Rossini's 1823 opera is noted for its big ornate numbers and for a baffling number of characters whose names begin with A. One, the prince Assur, was to have been played by the Italian Ildebrando d'Arcangelo. When he was indisposed his role was taken by another Italian, Michele Pertusi. But by the interval he too was out, and in came Assur No 3, Mirco Palazzi, stepping in at minutes' notice. And because we all love a hero, and also because he sang very well, he received a huge ovation.
So too did Daniella Barcellona in a 'trouser role', playing Arsace, the young man with whom Semiramide is besotted, and whom she wants to inherit the crown. Semiramide is a tyrannical queen who has already poisoned her husband; she is also Arsace's mother, but does not recognise him, because this is an opera. Arsace is in love with Azema. We are in Assyria.
So far, so confusing, but here comes another A – director David Alden, who has overcomplicated the whole affair with distracting actors, a fidgetty set (design by Paul Steinberg) and meaningless religious noodling. This Assyria is a modern land with medieval practices. It is a place of big statement rooms with (wobbling) pictures of the first family, steps to trip up, platforms to get in the way, doors to slam close (and then pop open, leaving one character literally pushing at an open door), and men who go to war with axes (they need to know, the enemy will have guns...)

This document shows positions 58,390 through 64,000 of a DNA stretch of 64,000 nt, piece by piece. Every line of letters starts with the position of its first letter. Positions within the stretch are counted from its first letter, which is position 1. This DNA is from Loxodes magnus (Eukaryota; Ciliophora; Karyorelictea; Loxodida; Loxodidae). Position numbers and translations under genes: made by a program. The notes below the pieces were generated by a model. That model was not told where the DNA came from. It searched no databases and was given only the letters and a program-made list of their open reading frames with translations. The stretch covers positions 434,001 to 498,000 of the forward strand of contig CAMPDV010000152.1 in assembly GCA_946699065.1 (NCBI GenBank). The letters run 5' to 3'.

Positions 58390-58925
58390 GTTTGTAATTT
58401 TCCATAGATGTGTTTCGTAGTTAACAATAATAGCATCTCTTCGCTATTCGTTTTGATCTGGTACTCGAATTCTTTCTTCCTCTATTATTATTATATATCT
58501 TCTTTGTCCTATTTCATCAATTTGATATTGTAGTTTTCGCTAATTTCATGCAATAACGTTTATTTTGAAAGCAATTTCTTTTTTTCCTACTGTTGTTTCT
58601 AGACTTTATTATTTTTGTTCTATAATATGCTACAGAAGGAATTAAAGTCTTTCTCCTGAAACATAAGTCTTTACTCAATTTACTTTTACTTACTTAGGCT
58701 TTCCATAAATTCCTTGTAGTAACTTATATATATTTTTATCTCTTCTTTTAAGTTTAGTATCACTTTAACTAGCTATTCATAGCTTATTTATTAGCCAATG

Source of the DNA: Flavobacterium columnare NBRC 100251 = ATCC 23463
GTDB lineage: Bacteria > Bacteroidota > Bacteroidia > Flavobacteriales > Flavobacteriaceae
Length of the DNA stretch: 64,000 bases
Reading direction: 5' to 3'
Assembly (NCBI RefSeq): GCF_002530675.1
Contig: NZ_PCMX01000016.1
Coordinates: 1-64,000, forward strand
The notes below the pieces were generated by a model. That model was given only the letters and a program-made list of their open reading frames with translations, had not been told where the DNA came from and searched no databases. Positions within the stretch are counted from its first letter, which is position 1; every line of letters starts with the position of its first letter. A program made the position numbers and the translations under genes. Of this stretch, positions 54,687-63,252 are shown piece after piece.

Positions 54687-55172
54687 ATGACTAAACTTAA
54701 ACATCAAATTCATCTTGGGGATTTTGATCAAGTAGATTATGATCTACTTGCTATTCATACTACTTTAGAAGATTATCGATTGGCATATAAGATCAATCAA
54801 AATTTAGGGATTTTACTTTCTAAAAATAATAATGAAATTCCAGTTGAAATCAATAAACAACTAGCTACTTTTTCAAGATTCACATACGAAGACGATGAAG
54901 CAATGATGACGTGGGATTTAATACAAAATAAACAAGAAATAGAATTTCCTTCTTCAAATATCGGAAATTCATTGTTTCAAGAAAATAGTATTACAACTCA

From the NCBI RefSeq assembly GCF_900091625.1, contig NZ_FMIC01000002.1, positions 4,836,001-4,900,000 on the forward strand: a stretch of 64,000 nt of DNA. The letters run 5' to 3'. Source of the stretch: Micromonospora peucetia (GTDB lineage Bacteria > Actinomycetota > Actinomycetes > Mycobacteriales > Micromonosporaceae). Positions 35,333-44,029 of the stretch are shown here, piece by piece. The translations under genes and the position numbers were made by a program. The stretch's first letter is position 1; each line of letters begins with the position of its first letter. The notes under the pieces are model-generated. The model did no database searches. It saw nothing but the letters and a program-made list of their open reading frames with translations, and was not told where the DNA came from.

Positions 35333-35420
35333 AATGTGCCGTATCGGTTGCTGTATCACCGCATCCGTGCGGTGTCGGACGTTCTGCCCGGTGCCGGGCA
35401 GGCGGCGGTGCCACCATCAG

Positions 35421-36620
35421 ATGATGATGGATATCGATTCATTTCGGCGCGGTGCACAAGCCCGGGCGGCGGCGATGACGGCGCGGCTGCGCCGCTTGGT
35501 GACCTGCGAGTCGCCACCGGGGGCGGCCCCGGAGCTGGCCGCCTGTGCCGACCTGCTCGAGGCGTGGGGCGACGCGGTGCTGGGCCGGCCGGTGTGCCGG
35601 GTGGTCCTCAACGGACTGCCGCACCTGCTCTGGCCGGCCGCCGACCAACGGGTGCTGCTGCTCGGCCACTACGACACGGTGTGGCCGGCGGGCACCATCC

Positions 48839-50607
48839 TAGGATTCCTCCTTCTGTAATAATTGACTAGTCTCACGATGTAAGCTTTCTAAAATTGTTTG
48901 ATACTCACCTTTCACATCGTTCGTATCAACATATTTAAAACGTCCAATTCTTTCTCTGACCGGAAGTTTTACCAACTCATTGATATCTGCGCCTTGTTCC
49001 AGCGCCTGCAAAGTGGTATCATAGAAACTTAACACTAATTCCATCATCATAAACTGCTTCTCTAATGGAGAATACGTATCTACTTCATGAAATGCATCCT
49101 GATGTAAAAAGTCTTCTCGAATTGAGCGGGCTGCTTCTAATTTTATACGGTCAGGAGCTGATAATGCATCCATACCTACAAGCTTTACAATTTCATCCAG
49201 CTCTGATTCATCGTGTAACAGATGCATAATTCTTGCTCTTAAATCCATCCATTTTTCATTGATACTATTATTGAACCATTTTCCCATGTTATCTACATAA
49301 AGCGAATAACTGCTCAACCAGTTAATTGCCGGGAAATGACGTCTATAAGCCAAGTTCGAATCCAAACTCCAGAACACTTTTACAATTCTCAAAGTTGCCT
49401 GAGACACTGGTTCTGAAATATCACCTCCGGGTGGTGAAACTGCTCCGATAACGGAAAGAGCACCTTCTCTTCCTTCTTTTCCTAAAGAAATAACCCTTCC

In short, the production is a mess, and a disappointment, since it is the first at Covent Garden in modern times. But it features superlative singing from DiDonato and Barcellona, and other impressive performances. American tenor Lawrence Brownlee (male singer of the year at the International Opera Awards) is terrific as the Indian king Idreno. Jacquelyn Stucker (in annoying costume of the year by designer Buki Shiff) is a hard-working Azema, but it was plain silly not to let bass Simon Shibambu be visible as king Nino, back from the dead for revenge, but to use a mouthing actor on-stage.
Semiramide is the latest in a long line of operas in which singers triumph despite the production, not because of it. It's worth it for DiDonato alone, and for Antonio Pappano's characteristically illuminating conducting, but make sure you do your patience exercises before you go.
|What||Rossini's Semiramide review , Royal Opera House|
|Where||Royal Opera House, Bow Street, Covent Garden, London, WC2E 9DD | MAP|
|Nearest tube||Covent Garden (underground)|
19 Nov 17 – 16 Dec 17, eight performances, one at 3PM
|Price||£12 - £245|
|Website||Click here for more information and booking|